```
fig, ax = plt.subplots()
ax.plot(x,y, 'o', color='g', label='training data')
ax.plot(x, -18.0 + 1.3*x, label=f'h(x) = {reg.intercept_.round(0)} + {reg.coef_[0].round(2)} x')
for i in range(len(x)):
ax.plot([x[i], x[i]], [-18.0 + 1.3*x[i],y[i]], '-', color='c')
plt.legend();
```

```
/Users/andrewwolf/Library/Caches/pypoetry/virtualenvs/themlsbook-8peXrHpY-py3.9/lib/python3.9/site-packages/numpy/core/shape_base.py:65: VisibleDeprecationWarning: Creating an ndarray from ragged nested sequences (which is a list-or-tuple of lists-or-tuples-or ndarrays with different lengths or shapes) is deprecated. If you meant to do this, you must specify 'dtype=object' when creating the ndarray.
ary = asanyarray(ary)
```

The blue vertical lines represent the residuals - the difference between the actual data points and the predicted (by our model) values. So, in order to find the SSR, we need to find residuals first.

```
#preparing empty list for predicted values
y_pred = []
#simple loop to calculate each value predicted by the function, y_pred
for i in x:
y_pred.append(-18 + 1.3*i)
print(f'Predicted values {y_pred}')
```

```
Predicted values [array([21.]), array([41.8]), array([60.]), array([66.5]), array([82.1]), array([105.5])]
```

```
#preparing empty list for residuals
r = []
#simple loop to calculate each redisual, r
for i in range(0, len(x)):
r.append(y[i]-y_pred[i])
print(f'Residuals: {r}')
```

```
Residuals: [array([10.]), array([-11.8]), array([20.]), array([-17.5]), array([-12.1]), array([12.5])]
```

### 4.2. Calculating Sum of Squared Residuals (SSR)¶

Let’s calculate SSR. The formula for calculating SSR is: $\(SSR = \sum (y_i-\hat{y}_i)^2=\sum(r_i)^2\)$ where

\(y_i\) is a value of an observed target variable \(i\)

\(\hat{y}_i\) is a value of \(y\) predicted by the model with a specific \(x_i\) (\(\hat{y}_i=ax_i+b\)).

Because we’ve already calculated residuals:

```
r_squared = []
#simple loop to take each residual and find its square number
for i in r:
r_squared.append(i**2)
print(f'Squared residuals: {r_squared}')
```

```
Squared residuals: [array([100.]), array([139.24]), array([400.]), array([306.25]), array([146.41]), array([156.25])]
```

```
ssr = sum(r_squared)
print(f'SSR={ssr}')
```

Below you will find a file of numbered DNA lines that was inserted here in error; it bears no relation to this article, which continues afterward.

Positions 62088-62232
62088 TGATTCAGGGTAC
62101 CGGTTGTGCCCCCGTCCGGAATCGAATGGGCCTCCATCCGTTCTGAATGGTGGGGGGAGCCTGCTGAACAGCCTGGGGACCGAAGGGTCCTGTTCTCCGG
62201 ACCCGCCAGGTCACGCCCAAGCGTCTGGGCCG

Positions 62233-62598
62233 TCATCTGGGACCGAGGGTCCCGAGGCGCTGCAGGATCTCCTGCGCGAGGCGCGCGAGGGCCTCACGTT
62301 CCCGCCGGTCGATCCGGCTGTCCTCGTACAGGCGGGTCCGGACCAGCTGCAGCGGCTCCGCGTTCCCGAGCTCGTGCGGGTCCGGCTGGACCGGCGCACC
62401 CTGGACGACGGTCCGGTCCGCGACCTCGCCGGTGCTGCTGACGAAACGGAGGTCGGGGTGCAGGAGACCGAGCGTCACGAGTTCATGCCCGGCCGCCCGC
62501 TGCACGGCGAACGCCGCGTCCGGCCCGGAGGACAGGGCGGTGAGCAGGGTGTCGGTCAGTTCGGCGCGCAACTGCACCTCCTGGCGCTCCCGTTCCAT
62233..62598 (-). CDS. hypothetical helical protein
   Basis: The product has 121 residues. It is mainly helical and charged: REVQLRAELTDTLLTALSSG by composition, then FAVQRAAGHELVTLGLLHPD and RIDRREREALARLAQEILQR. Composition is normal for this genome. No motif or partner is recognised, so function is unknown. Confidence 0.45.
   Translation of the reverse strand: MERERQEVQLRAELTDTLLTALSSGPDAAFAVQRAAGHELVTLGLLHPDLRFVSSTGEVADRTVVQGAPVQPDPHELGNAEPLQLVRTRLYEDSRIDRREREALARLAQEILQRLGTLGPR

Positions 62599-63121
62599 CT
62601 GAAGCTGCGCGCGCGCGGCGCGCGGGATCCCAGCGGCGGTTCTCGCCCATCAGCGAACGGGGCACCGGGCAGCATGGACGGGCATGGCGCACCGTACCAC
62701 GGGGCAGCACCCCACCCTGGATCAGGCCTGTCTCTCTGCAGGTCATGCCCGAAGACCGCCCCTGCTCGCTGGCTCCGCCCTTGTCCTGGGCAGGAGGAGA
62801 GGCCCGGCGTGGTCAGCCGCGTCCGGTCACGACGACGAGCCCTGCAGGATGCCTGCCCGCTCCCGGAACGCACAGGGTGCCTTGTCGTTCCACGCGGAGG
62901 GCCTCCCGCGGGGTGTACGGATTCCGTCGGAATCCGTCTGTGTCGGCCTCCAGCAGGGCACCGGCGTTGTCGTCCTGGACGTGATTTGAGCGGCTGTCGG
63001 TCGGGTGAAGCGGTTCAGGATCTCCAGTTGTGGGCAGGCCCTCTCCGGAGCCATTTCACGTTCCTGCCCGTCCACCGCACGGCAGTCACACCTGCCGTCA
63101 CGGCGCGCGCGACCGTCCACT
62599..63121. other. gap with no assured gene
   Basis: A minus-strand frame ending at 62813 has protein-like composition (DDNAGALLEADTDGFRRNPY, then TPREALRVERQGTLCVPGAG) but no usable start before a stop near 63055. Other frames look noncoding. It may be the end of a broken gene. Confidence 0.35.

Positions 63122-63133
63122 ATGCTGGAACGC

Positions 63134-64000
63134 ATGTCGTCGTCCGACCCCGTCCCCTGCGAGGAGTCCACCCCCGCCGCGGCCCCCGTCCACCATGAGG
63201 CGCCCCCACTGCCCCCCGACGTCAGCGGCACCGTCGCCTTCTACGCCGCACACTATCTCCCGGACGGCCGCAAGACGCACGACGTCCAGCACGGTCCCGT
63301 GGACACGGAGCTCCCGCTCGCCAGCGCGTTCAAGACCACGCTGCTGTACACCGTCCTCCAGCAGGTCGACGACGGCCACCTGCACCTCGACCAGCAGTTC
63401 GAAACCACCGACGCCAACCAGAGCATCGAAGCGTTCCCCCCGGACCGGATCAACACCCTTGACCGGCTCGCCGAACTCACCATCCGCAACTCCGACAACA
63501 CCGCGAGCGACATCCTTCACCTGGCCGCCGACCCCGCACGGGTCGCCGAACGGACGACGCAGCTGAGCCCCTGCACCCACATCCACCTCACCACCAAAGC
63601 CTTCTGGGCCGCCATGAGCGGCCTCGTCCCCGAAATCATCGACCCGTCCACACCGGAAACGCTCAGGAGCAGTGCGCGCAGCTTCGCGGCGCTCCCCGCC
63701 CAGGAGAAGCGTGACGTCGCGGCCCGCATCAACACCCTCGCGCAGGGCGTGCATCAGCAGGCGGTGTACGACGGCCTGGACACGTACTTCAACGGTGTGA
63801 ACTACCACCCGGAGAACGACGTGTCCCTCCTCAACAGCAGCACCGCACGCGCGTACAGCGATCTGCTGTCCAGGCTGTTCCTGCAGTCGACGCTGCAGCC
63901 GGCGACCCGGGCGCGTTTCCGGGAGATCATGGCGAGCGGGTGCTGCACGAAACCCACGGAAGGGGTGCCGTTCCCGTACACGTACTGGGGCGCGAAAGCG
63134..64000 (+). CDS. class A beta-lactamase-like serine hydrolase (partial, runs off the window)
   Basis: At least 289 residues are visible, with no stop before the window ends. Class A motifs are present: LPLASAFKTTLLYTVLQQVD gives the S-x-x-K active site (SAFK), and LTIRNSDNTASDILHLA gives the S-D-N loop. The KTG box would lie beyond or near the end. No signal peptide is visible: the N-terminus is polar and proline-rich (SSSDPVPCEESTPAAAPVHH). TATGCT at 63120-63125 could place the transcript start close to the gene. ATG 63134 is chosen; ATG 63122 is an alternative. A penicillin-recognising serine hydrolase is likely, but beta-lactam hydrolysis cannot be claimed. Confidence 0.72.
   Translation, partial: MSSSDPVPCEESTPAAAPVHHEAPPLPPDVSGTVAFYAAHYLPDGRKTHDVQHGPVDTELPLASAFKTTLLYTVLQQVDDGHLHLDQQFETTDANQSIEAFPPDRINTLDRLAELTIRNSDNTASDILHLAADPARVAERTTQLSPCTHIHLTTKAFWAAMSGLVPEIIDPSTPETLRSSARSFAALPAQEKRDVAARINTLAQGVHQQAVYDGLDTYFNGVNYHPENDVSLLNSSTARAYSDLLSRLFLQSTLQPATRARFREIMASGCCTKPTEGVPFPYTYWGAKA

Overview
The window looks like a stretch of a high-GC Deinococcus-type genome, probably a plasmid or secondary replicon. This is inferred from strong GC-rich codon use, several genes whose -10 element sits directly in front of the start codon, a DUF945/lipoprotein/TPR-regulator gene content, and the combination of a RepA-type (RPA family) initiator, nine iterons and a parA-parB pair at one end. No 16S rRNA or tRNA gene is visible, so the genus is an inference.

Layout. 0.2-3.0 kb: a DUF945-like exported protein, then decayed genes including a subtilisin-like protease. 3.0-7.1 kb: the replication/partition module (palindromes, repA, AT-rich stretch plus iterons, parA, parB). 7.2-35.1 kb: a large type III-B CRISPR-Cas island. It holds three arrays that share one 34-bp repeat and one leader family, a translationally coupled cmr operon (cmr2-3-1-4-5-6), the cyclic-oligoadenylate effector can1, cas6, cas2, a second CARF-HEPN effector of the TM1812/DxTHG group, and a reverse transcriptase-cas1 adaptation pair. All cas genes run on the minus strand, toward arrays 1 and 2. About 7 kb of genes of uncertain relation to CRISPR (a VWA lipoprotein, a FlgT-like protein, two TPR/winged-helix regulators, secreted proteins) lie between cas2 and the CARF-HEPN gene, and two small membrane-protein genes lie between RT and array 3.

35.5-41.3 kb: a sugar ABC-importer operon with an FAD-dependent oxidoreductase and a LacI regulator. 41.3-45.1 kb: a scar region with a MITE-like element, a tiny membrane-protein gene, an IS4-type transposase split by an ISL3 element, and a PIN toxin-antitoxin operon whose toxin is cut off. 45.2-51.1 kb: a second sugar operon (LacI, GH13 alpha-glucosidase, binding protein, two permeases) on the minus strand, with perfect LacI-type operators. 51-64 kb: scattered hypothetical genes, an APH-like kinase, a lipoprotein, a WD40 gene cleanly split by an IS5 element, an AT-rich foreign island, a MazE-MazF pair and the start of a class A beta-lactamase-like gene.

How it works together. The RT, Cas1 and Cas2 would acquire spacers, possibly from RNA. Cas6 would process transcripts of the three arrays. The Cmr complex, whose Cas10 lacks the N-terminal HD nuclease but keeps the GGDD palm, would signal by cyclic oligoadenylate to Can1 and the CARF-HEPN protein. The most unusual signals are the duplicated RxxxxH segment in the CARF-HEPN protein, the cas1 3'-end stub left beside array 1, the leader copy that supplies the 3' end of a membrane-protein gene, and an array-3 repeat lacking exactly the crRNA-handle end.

```
SSR=[1248.15]
```

Hence, the SSR for the function \(f(x) = -18.0 + 1.3*x\) is \(1248.15\).

## 5. Build Regressions with Wrong Parameters¶

Just like we did in the MLS book, let’s now build two regressions with random values for coefficient (\(a\)) and intercept (\(b\)), and see how their SSR would differ from the “true” regression \(y=1.3x -18\) (estimated in Section 2.1.)

### 5.1. Regression I¶

Let’s plot regression \(y=-10x+780\) and calculate its SSR.

```
#plotting regression
fig, ax = plt.subplots()
ax.plot(x,y, 'o', color='g', label='training data')
ax.plot(x, 780 + -10*x, label='y = 780 + -10 x')
plt.legend();
plt.ylim(0, 140)
plt.xlim(0, 110)
```

```
(0.0, 110.0)
```

```
#calculating SSR
#preparing empty lists
y_pred = []
r = []
for i in x:
y_pred.append(780 + -10*i)
for i in range(0, len(x)):
r.append((y[i]-y_pred[i])**2)
np.sum(r)
```

```
388806
```

For the Regression 1, \(SSR=388,806\).

Let’s proceed with another regression, Regression 2, and execute the same tasks!

### 5.2. Regression II¶

Let’s plot regression \(y=4*x-190\) and calculate its SSR.

```
#plotting regression
fig, ax = plt.subplots()
ax.plot(x,y, 'o', color='g', label='training data')
ax.plot(x, -190+4*x, label='y = -190 + 4x')
plt.legend();
plt.ylim(0, 140)
plt.xlim(0, 110)
```

```
(0.0, 110.0)
```

```
#calculating SSR
y_pred = []
r = []
for i in x:
y_pred.append(-190 + 4*i)
for i in range(0, len(x)):
r.append((y[i]-y_pred[i])**2)
np.sum(r)
```

```
20326
```

For the Regression 2, \(SSR=20,326\).

If you compare Regression 1 and Regression 2, you might notice that, as the line follows the data points, it shrinks the residuals, and lowers the Sum of Squared Residuals.